Tuesday, June 15, 2010
The Flyers have a long history of sub-par goaltending. They really haven’t had a true number one since Bernie Parent and that was in the 1970s! You could argue that Ron Hextall was legit (he did win a Conn Smythe after all), but that is still a long time ago if we're accepting that.
The Flyers found themselves battling questions about their goaltending all season until Michael Leighton and Brian Boucher provided stellar play down the stretch and into the playoffs. Leighton even posted three shut outs in the Conference Final (uh…not as impressive as it sounds because it was against Montreal).
But are the Flyers really satisfied with Michael Leighton as their number one goalie heading into next season? Sure he helped them make the Stanley Cup Final, but he’s a career journey man who has a career GAA of 2.94 and save percentage of .902 in a little over 100 games. Is it realistic to expect him to reproduce the near .915% he did for the Flyers in the regular season and playoffs?
Going back with Michael Leighton will be a big mistake for the Flyers. They are a deep team that has the potential to make it back to the Stanley Cup and they can’t afford to risk this on a shaky goalie. If Patrick Kane’s Cup winning goal wasn’t enough to prove to you that Leighton is shaky then I’m not sure what will.
Plus, the Flyers are so rich at forward that they can risk giving up someone important without losing a beat.
I’m talking about Jeff Carter.
Wait! Hear me out.
Earlier in the season I said it would be stupid for the Flyers to trade Carter at the deadline for a goalie. But at that time the Flyers had Michael Leighton playing well (which I don’t think he can replicate) and Danny Briere and Claude Giroux had yet to play out of their minds.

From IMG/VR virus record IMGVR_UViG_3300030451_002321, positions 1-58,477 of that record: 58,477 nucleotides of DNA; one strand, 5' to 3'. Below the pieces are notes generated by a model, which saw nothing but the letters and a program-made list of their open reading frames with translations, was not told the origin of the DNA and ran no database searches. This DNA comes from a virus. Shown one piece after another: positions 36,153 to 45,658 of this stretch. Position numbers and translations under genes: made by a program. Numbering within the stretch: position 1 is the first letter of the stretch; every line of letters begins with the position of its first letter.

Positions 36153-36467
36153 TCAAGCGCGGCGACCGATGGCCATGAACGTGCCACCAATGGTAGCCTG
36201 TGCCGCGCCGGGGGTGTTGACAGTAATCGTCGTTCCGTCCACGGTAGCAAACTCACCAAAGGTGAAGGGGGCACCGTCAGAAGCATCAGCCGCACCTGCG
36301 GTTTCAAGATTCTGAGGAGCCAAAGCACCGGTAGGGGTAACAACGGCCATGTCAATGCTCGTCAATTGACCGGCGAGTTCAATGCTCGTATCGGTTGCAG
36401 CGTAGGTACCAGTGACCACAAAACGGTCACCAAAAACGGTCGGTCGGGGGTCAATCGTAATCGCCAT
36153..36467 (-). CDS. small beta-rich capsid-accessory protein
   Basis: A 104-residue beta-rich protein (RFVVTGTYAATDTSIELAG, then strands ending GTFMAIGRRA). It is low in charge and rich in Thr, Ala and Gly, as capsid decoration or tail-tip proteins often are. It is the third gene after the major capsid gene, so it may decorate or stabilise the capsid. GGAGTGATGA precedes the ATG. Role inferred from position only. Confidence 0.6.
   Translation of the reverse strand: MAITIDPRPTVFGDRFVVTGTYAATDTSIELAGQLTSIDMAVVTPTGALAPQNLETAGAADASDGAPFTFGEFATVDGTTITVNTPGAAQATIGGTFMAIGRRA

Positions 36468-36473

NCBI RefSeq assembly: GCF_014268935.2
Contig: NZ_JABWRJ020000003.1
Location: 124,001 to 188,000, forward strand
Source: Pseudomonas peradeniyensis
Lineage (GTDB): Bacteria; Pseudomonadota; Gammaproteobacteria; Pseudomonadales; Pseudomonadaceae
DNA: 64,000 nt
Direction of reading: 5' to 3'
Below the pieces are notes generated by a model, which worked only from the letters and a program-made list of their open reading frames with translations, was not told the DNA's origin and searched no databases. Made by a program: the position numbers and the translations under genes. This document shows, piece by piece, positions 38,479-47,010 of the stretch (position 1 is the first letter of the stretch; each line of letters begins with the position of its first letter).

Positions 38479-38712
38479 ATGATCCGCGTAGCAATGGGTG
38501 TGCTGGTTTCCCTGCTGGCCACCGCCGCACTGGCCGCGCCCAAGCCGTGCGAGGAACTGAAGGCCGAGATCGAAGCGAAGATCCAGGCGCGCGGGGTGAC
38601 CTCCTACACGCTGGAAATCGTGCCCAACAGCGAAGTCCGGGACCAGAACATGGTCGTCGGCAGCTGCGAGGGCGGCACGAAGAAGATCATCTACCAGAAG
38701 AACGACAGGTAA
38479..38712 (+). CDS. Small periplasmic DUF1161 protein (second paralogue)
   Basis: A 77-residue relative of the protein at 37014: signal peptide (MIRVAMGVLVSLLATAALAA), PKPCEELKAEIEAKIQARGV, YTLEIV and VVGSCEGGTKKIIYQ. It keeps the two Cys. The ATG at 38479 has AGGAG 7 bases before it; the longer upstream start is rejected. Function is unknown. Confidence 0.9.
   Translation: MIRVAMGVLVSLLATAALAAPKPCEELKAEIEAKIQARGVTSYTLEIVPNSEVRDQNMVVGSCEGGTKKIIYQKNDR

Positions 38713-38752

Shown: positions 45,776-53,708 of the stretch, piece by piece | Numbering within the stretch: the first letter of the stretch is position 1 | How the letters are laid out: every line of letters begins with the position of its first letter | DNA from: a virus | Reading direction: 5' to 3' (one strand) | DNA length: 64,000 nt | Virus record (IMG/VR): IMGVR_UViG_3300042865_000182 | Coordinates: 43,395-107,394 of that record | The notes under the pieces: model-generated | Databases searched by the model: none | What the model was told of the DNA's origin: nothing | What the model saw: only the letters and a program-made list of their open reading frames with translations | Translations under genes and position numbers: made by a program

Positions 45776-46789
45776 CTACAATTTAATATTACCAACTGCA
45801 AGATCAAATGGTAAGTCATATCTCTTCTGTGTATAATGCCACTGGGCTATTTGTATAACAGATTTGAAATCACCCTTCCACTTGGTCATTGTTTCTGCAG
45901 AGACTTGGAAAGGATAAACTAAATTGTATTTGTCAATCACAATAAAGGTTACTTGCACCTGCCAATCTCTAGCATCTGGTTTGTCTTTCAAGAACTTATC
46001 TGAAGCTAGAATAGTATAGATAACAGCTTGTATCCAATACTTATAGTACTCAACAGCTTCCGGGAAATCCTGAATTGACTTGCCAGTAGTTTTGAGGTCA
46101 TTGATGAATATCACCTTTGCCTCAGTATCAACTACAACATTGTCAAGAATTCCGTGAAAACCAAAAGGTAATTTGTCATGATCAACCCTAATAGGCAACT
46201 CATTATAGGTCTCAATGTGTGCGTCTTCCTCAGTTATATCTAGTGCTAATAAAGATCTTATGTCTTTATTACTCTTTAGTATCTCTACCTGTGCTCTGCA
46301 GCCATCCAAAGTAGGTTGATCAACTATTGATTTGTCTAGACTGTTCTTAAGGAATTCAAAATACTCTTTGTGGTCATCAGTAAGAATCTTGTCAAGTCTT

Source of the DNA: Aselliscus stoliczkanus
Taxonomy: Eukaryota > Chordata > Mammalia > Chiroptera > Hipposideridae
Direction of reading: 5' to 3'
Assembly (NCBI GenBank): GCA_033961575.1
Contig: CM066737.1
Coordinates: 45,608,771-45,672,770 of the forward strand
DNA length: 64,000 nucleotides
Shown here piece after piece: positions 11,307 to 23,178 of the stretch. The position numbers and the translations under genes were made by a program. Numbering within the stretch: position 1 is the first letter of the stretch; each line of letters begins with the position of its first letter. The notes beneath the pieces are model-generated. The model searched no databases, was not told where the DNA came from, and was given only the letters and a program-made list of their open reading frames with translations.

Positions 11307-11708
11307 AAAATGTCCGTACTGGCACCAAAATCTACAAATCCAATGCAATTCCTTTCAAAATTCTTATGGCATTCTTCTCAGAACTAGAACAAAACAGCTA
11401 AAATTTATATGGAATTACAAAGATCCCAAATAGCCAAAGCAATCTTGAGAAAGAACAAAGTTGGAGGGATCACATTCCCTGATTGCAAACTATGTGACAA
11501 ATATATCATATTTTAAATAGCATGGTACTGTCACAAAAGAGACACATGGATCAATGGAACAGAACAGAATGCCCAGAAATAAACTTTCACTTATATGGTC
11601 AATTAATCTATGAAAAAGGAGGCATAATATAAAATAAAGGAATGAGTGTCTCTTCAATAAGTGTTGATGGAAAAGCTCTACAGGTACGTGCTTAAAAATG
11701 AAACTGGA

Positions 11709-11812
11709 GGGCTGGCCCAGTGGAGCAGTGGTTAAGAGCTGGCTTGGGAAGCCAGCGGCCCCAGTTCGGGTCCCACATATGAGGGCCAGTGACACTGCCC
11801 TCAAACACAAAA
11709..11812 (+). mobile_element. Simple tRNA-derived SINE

Giroux's emergence and Briere's revival make Carter expendable. It’s almost unfathomable to think that a 25-year-old capable of scoring 40+ goals a year is expendable, but that’s the reality, mainly because of the Flyers’ cap situation.
If the Flyers want to improve their goaltending they will need money. The Flyers will have about $8-10 million in cap space next season depending on how much the salary cap increases. But they have seven roster spots to fill, one of which is a number one goalie (Michael Leighton is a UFA). Two of those roster spots are for Carcillo and Coburn, who are RFAs, and will receives salary increases (Coburn especially). You can see their dilemma.
To free up cap space they can try and trade Danny Briere, but he still had five years left at $6.5 million, which I think is too onerous for anyone to take even after the playoffs he had. Plus, he has a NTC. Scott Hartnell is another option, but he too has a NTC and I’m not sure he will be willing to waive it to leave a team capable of making the Stanley Cup again. He also brings a physical play to the Flyers that is integral. Simon Gagne is more likely, but he also has a NTC (surprise!) and would not net the type of return that Jeff Carter would because he’s older and has a history of injuries.